Divekick is not content to just break down fighting games into their underlying components, however. The game is laced (salted?) with references to the genre, and the overall feeling is more like a love letter than a parody. The plot, such as it is, mostly concerns two brothers, Dive and Kick, who are out to… well, show the world how to Divekick, really. They’re each as ridiculous as they sound, as are the other characters. Dr Shoals is a woman who treats the mysterious condition of “dive foot”, before contracting it herself. Some characters are based on real fighting game community celebrities. S-Kill is former Capcom employee and fighting game commentator Seth Killian (and yes, the real Seth Killian can teleport just like that, or so I’m told) and Jefailey is based on Evo organiser Alex Jebailey. Some characters are fairly clear parodies of fighting game character archetypes, such as the classic bearded “grand master” character or the “beast man” character.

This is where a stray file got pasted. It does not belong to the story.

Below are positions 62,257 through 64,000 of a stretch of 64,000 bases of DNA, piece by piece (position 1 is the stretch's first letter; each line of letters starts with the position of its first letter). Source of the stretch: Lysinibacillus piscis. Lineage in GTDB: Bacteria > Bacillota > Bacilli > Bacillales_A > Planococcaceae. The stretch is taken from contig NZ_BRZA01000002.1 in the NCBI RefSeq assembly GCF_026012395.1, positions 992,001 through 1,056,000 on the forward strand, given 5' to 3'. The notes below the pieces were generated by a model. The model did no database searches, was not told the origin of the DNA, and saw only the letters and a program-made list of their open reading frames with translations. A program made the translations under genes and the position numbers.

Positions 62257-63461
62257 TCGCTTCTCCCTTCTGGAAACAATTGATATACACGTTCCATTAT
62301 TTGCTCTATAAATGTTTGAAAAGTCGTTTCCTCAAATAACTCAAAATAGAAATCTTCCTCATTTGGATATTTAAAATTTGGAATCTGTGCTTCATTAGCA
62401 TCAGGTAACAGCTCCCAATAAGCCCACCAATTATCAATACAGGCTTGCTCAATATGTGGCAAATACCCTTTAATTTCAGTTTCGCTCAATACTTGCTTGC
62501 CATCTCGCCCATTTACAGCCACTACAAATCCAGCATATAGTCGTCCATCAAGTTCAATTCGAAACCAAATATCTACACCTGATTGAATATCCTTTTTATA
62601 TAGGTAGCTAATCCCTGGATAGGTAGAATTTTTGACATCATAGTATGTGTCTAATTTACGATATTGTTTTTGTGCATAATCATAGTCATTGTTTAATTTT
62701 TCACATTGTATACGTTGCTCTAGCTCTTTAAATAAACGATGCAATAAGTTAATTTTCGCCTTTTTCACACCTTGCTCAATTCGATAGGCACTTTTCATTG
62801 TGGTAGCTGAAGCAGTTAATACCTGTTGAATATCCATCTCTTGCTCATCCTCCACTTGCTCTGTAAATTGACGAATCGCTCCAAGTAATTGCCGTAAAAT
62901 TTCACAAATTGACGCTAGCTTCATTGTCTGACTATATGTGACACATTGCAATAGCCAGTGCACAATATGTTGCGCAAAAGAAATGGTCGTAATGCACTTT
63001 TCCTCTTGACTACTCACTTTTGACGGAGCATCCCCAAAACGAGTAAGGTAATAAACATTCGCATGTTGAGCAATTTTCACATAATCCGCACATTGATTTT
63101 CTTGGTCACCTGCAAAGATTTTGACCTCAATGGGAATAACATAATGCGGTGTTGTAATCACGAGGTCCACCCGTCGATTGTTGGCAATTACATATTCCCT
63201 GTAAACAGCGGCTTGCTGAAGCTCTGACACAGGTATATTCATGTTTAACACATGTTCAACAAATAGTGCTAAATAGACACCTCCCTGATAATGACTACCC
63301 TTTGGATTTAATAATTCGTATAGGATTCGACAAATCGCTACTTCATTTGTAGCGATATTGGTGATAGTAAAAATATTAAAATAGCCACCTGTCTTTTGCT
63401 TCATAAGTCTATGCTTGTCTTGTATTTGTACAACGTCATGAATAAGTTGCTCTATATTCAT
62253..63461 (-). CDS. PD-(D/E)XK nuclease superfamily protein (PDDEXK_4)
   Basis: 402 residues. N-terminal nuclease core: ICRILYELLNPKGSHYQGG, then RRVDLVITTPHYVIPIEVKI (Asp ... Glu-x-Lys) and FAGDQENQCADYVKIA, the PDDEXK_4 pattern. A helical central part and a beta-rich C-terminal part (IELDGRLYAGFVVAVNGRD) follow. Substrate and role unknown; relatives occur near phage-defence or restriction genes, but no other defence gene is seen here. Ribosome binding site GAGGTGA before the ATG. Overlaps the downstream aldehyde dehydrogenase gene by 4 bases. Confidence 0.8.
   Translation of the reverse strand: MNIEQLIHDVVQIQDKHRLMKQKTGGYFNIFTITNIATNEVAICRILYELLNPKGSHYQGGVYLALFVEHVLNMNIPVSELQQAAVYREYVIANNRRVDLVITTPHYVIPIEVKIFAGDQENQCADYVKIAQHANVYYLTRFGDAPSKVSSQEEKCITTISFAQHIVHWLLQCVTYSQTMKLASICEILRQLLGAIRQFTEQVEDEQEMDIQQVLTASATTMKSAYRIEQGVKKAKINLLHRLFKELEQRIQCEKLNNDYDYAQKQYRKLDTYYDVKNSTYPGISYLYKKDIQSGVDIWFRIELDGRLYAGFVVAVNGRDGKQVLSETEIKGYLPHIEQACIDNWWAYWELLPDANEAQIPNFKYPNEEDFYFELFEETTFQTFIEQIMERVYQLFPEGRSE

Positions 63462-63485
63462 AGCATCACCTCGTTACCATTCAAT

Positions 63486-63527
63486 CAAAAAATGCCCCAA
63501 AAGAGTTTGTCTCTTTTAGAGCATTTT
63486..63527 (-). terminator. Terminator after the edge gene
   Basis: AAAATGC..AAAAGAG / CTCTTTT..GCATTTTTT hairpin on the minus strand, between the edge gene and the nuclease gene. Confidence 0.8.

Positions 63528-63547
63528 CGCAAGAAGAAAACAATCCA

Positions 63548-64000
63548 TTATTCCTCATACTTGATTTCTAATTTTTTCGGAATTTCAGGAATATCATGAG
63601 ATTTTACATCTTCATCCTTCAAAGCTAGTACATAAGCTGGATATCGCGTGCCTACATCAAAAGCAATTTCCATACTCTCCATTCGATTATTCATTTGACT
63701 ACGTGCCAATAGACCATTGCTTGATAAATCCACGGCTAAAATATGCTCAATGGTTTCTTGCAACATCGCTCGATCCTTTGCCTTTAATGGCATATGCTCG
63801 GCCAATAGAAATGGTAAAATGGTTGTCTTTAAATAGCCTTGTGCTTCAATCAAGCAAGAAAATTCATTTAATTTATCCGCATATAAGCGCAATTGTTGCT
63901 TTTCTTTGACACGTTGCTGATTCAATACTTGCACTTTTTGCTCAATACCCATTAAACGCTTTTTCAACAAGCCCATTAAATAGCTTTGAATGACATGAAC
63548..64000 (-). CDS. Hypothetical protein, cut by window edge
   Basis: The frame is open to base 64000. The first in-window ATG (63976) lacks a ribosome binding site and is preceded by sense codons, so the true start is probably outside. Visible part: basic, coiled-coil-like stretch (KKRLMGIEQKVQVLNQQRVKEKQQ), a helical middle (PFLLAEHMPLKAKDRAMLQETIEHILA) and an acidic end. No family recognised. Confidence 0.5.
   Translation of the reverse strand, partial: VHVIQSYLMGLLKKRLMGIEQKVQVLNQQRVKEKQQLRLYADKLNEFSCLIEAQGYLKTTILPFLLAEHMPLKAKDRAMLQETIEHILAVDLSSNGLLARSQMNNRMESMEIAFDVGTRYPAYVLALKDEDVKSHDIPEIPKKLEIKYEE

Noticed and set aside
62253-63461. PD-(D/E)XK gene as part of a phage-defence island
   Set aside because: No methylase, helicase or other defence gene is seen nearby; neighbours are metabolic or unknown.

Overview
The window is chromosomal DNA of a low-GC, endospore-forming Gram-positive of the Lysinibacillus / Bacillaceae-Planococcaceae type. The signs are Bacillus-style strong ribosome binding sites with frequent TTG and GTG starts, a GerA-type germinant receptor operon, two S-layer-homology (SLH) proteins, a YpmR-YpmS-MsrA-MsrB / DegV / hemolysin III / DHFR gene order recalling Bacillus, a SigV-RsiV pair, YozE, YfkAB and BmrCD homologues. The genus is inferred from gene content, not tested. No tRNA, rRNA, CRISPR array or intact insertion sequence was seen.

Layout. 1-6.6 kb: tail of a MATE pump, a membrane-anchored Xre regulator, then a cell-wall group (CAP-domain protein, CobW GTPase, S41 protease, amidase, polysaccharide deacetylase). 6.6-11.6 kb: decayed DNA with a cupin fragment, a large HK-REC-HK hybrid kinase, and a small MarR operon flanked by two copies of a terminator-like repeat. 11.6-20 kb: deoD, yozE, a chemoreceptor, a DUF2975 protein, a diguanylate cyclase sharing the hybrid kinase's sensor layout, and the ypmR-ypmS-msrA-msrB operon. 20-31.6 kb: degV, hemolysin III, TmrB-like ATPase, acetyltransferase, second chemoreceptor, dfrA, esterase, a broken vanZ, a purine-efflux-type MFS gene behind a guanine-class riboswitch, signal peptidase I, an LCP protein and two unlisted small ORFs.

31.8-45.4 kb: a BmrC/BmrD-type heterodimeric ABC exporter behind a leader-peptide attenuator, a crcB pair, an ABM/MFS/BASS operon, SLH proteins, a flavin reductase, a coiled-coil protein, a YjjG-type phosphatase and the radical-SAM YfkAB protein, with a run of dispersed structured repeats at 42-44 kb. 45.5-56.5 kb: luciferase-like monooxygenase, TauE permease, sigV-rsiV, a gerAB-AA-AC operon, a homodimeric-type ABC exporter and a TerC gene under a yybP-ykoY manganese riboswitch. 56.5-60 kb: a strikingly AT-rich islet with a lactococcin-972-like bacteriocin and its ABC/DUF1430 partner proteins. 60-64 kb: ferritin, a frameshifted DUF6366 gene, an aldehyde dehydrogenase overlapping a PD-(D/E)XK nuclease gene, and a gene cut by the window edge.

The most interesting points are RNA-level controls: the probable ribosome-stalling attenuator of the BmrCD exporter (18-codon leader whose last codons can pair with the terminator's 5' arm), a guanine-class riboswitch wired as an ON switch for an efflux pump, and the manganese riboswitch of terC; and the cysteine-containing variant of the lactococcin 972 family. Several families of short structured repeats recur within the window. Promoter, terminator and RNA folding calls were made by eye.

In a way, it’s a bit of a shame that the game has rooted itself so deeply in fighting game lore. The simple design of the controls makes it very easy to pick up and play, and people who aren’t otherwise into the genre should be able to find themselves having fun with this. I worry that they’ll find the in-jokes and references a bit off-putting, however, and the game’s treatment of its female cast is more than a little troublesome.

Visually, Divekick is a little rough around the edges, looking like it could have been made a few years ago with Flash or something similar, and the current version has some annoying artefacts at high resolution on the PC. Don’t expect Street Fighter IV or Guilty Gear-level visuals here.

I think that, while Divekick has a few execution problems, the fundamental idea of the game more than makes up for this, and we’re looking here at a game that will, if nothing else, go on to be influential on future fighting game development. By taking apart what makes the genre so intimidating and examining it so cleverly, the developers of Divekick may have just saved the entire fighting game genre from itself.

Divekick is available now on Steam for PC, or Playstation Store for PS3 and PS Vita. PC version reviewed.


Unique control setup emphasises the psychological aspects of the genre
Surprisingly deep fighting mechanics
A love letter to fighting games


In-jokes are perhaps a little too insular and may put new players off
Borrows from some of the more unfortunate aspects of the fighting game community
Some issues with graphics on the PC

Overall Score: